The childhood obesity window is closing: Genetic influence of height and weight grows as we get older

April 23, 2014, Medical Daily

By Matthew Mientka

A new study on twins shows the importance of early intervention as America’s childhood obesity rate continues to rise after doubling during the past 30 years, with more than one-third of children overweight and obese.

By comparing data collected on more than 2,500 pairs of twins with genomic analysis, researchers from King’s College London and the University of California, Los Angeles (UCLA), got a pretty good look at the interplay between nature and nurture. They found the influence of genetics on individual differences in body mass index (BMI) rose from 43 percent at age 4 to 82 percent by age 10, suggesting parents and clinicians might intervene with improved diet and lifestyle choices at earlier ages — when the time is ripe.

“Our results demonstrate that genetic predisposition to obesity is increasingly expressed throughout childhood,” UCLA researcher Clare Llewellyn said in a press release. “This underlines the importance of intervening at an early age to try to counteract these genetic effects and reduce childhood obesity.”

The study supports previous work showing a doubling of genetic influence — or heritability — over BMI as children grew through early childhood. Llewellyn and her colleagues say the rising influence of genetics through childhood might be explained by “gene-environment correlation,” a process describing the tendency of children as they grow to seek new environments outside the home to “express their genetic predispositions.”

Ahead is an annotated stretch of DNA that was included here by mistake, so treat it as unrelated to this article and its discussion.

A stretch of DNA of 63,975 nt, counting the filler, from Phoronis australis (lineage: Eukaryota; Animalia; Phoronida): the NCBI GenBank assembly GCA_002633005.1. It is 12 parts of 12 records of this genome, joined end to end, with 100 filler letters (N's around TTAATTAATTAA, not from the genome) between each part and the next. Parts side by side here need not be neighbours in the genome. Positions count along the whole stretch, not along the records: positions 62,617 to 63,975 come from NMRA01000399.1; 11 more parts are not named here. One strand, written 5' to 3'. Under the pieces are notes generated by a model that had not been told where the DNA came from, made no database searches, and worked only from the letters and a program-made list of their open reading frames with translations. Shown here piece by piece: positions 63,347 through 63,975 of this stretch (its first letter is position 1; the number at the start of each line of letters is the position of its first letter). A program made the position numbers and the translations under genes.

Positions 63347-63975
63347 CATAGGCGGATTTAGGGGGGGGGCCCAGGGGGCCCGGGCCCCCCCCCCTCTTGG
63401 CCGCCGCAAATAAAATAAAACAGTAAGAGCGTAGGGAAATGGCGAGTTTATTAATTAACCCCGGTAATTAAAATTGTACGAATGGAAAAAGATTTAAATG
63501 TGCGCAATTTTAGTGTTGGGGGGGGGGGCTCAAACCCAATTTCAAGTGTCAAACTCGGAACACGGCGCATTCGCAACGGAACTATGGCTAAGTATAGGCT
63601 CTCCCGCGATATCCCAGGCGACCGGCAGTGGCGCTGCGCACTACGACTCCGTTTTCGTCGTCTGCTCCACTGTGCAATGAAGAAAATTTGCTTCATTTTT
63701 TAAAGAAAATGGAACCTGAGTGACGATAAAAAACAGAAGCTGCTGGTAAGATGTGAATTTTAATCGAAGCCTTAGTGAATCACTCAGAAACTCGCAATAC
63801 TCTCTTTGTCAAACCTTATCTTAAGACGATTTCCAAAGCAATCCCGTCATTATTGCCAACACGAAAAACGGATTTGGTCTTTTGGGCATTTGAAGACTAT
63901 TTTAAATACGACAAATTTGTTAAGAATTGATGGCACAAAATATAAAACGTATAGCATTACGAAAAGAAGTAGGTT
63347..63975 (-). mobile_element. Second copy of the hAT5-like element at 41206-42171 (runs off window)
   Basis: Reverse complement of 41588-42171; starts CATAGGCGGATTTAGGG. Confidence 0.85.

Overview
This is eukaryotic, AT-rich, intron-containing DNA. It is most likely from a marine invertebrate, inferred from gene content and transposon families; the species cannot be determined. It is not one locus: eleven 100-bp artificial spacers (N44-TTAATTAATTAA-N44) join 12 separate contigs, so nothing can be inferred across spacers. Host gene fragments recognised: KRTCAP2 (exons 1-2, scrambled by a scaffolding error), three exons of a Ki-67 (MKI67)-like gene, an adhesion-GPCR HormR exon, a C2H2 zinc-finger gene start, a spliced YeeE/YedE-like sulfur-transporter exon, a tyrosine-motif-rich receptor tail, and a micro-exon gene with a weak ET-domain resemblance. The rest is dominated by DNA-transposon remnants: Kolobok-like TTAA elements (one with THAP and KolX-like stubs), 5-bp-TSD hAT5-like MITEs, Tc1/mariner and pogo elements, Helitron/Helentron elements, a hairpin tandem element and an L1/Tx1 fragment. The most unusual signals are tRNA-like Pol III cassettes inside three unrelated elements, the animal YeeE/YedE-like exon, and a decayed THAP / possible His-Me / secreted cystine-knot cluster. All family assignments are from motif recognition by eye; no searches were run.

In the study, the researchers first executed a genome-wide complex trait analysis estimating the combined effects of more than 1.7 million common genetic variants throughout the human genome, finding the influence of these common genes increasing by 50 percent between ages 4 and 10. But since that analysis fails to identify the action of specific genes, they devised a metric from 28 genetic variants known to be linked to heightened risk for obesity, which confirmed their findings.

The import of these studies is enormous for the future health of populations around the globe as children with obesity suffer immediate health concerns such as hypertension and high cholesterol, risk factors for the development of heart disease. As many as 70 percent of children ages 5 to 17 in one population-based survey carried at least one risk factor for heart disease, Llewellyn says.

And as they grow into adolescence, such children are more likely to develop prediabetes, as blood glucose levels rise to put them at future risk. Moreover, heavier kids tend to experience sleep apnea and more bone and joint ailments, aside from the usual social stigmatization and poor self-esteem.

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